Take Nuclear Waste Off States' Hands

Electricity users now pay twice for spent-fuel storage

By , a partner at the San Diego firm of Brobeck, Phleger & Harrison, was assistant secretary for environment, safety, and health at the US Department of Energy, 1985 to 1988.

THE nation's nuclear-waste problem would be quickly and painlessly eased if the US Department of Energy (DOE) were required to keep a commitment it made 12 years ago to take spent nuclear fuel from power plants beginning in 1998. The burden on electricity customers would be reduced significantly if DOE developed a central facility to hold the spent fuel until an underground waste repository is ready.

Electricity customers now unfairly pay twice - once to the government for study of a proposed repository at Yucca Mountain in Nevada, and again for temporary on-site storage of spent fuel at power plants. Congress should rectify this.

The nation's total inventory of spent nuclear fuel, roughly 22,000 tons, is stored at dozens of nuclear plants around the country instead of at one central location. The waste may never leave the plant sites. Twenty states and some state public utility commissions are taking legal action against the federal government. They want to force DOE to honor its commitment under the Nuclear Waste Policy Act to take the spent fuel from utilities unconditionally - especially since no aspect of nuclear-power concerns people more than the disposal of high-level nuclear waste.

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Nationally, electricity customers have paid nearly $10 billion into the Nuclear Waste Fund created by the Nuclear Waste Policy Act of 1983. California ratepayers alone have contributed $358.7 million to the fund. The money was to go for spent-fuel storage and disposal. But DOE has made little progress in establishing an underground repository for the waste; the department's date for opening the facility is not until 2010, even assuming legal and political hurdles are overcome.

Hence, the spent fuel - contained safely and securely in steel rods - continues to be stored temporarily in cooling pools at nuclear plants around the country. By 1998, about two dozen nuclear units will have no more space in their pools. By 2010, over 70 units will be out of room.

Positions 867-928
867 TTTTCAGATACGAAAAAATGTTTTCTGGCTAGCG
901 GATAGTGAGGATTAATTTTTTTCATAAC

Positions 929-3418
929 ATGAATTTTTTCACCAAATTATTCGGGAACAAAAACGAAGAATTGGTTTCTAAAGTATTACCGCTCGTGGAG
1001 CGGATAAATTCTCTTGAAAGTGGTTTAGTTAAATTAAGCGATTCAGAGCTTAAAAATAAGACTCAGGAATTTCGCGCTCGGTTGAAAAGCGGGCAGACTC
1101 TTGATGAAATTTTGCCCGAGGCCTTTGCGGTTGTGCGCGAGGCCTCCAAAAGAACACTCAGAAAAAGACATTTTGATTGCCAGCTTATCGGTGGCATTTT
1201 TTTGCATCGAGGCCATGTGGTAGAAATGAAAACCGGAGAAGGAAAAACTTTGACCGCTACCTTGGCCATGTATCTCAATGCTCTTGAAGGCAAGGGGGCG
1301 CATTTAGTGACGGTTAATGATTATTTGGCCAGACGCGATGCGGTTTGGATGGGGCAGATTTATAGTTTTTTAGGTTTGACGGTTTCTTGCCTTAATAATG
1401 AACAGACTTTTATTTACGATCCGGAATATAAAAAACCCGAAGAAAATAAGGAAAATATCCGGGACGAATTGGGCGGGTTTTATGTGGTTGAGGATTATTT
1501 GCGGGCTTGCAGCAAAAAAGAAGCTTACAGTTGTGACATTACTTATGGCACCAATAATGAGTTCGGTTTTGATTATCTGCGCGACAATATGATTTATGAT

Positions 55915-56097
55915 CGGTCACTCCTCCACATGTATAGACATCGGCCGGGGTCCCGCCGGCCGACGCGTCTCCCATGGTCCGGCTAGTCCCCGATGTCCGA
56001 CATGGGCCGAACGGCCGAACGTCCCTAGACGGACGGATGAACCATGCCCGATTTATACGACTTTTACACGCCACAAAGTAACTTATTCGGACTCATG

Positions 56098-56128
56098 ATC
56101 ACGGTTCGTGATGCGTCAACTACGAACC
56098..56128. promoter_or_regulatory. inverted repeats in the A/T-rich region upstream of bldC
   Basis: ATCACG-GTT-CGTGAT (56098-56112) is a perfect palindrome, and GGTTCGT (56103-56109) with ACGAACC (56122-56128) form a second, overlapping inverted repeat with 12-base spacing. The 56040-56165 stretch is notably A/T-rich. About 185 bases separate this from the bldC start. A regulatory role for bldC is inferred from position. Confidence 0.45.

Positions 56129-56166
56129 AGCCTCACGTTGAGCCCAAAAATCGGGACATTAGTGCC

As a stopgap measure, a few utilities have received approval from state regulators to store spent fuel in above-ground concrete casks. Other utilities are likely to do the same. Thus, for a growing number of nuclear plants, dry-cask storage could mean the difference between continued operations and shutting down.

There is a better solution to managing nuclear wastes, called monitored retrievable storage (MRS) - developing an interim storage facility where spent fuel from the nation's 110 nuclear plants could be consolidated and stored until a permanent repository begins operation. An MRS would be managed by specially trained staffs. It is a highly successful approach used by other countries.

For example, Sweden has a central storage facility located in a rock cavern. Spent fuel rods from Sweden's 12 nuclear plants are shipped to the cavern after about one year. The Swedish government's plan is to store the spent fuel there for about 30 or 40 years. Transport to a deep geologic repository will begin around the year 2020.

A strategy of this kind is more likely to succeed than our own. It would best serve the interests of utilities and electricity customers. Congress should amend the Nuclear Waste Policy Act to permit development of an MRS so that DOE has a place to store the waste temporarily until a permanent repository is in operation. Also, Congress needs to correct flaws in the 1983 law that are needlessly slowing the study and licensing of a permanent repository.

The disposal of high-level nuclear waste is yet another example of an environmental issue for which there is a sound technical solution that other countries are pursuing. America, too, needs to demonstrate it can keep its promises and follow through with its plans. A good beginning would be for DOE to develop an interim storage facility and accept power plant waste, as it agreed to do years ago. The Opinion/Essay Page welcomes manuscripts. Authors of articles will be notified by telephone. Authors of articles not accepted will be notified by postcard. Send manuscripts by mail to Opinions/Essays, One Norway Street, Boston, MA 02115, by fax to 617 -450-2317, or by Internet E-mail to OPED@RACHEL.CSPS.COM.

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